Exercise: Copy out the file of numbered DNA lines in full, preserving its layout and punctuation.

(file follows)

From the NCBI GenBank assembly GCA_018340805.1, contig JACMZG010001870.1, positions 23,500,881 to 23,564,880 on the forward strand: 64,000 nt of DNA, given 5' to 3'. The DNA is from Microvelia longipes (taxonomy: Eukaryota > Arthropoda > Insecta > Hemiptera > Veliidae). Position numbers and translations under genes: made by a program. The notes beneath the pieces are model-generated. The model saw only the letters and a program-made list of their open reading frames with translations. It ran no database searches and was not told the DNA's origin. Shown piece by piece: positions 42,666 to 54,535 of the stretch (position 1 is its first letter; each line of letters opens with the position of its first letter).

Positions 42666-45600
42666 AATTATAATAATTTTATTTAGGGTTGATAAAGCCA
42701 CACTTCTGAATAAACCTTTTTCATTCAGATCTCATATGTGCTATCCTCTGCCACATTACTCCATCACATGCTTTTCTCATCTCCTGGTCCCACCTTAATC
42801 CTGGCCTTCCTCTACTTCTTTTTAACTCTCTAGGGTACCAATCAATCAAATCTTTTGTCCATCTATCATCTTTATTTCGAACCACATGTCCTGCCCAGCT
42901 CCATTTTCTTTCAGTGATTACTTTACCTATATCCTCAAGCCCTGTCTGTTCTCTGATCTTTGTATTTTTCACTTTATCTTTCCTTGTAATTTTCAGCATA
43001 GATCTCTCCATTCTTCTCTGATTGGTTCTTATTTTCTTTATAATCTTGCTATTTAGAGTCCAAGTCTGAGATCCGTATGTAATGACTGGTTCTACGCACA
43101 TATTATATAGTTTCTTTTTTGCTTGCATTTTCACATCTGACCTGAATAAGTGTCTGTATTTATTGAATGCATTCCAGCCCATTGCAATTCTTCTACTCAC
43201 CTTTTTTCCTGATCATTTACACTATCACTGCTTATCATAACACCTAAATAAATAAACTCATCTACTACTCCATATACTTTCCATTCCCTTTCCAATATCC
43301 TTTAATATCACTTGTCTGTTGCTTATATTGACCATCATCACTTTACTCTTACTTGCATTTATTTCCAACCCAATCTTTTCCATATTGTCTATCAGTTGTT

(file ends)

From the NCBI GenBank assembly GCA_018340805.1, contig JACMZG010001870.1, positions 23,500,881 to 23,564,880 on the forward strand: 64,000 nt of DNA, given 5' to 3'. The DNA is from Microvelia longipes (taxonomy: Eukaryota > Arthropoda > Insecta > Hemiptera > Veliidae). Position numbers and translations under genes: made by a program. The notes beneath the pieces are model-generated. The model saw only the letters and a program-made list of their open reading frames with translations. It ran no database searches and was not told the DNA's origin. Shown piece by piece: positions 42,666 to 54,535 of the stretch (position 1 is its first letter; each line of letters opens with the position of its first letter).

Positions 42666-45600
42666 AATTATAATAATTTTATTTAGGGTTGATAAAGCCA
42701 CACTTCTGAATAAACCTTTTTCATTCAGATCTCATATGTGCTATCCTCTGCCACATTACTCCATCACATGCTTTTCTCATCTCCTGGTCCCACCTTAATC
42801 CTGGCCTTCCTCTACTTCTTTTTAACTCTCTAGGGTACCAATCAATCAAATCTTTTGTCCATCTATCATCTTTATTTCGAACCACATGTCCTGCCCAGCT
42901 CCATTTTCTTTCAGTGATTACTTTACCTATATCCTCAAGCCCTGTCTGTTCTCTGATCTTTGTATTTTTCACTTTATCTTTCCTTGTAATTTTCAGCATA
43001 GATCTCTCCATTCTTCTCTGATTGGTTCTTATTTTCTTTATAATCTTGCTATTTAGAGTCCAAGTCTGAGATCCGTATGTAATGACTGGTTCTACGCACA
43101 TATTATATAGTTTCTTTTTTGCTTGCATTTTCACATCTGACCTGAATAAGTGTCTGTATTTATTGAATGCATTCCAGCCCATTGCAATTCTTCTACTCAC
43201 CTTTTTTCCTGATCATTTACACTATCACTGCTTATCATAACACCTAAATAAATAAACTCATCTACTACTCCATATACTTTCCATTCCCTTTCCAATATCC
43301 TTTAATATCACTTGTCTGTTGCTTATATTGACCATCATCACTTTACTCTTACTTGCATTTATTTCCAACCCAATCTTTTCCATATTGTCTATCAGTTGTT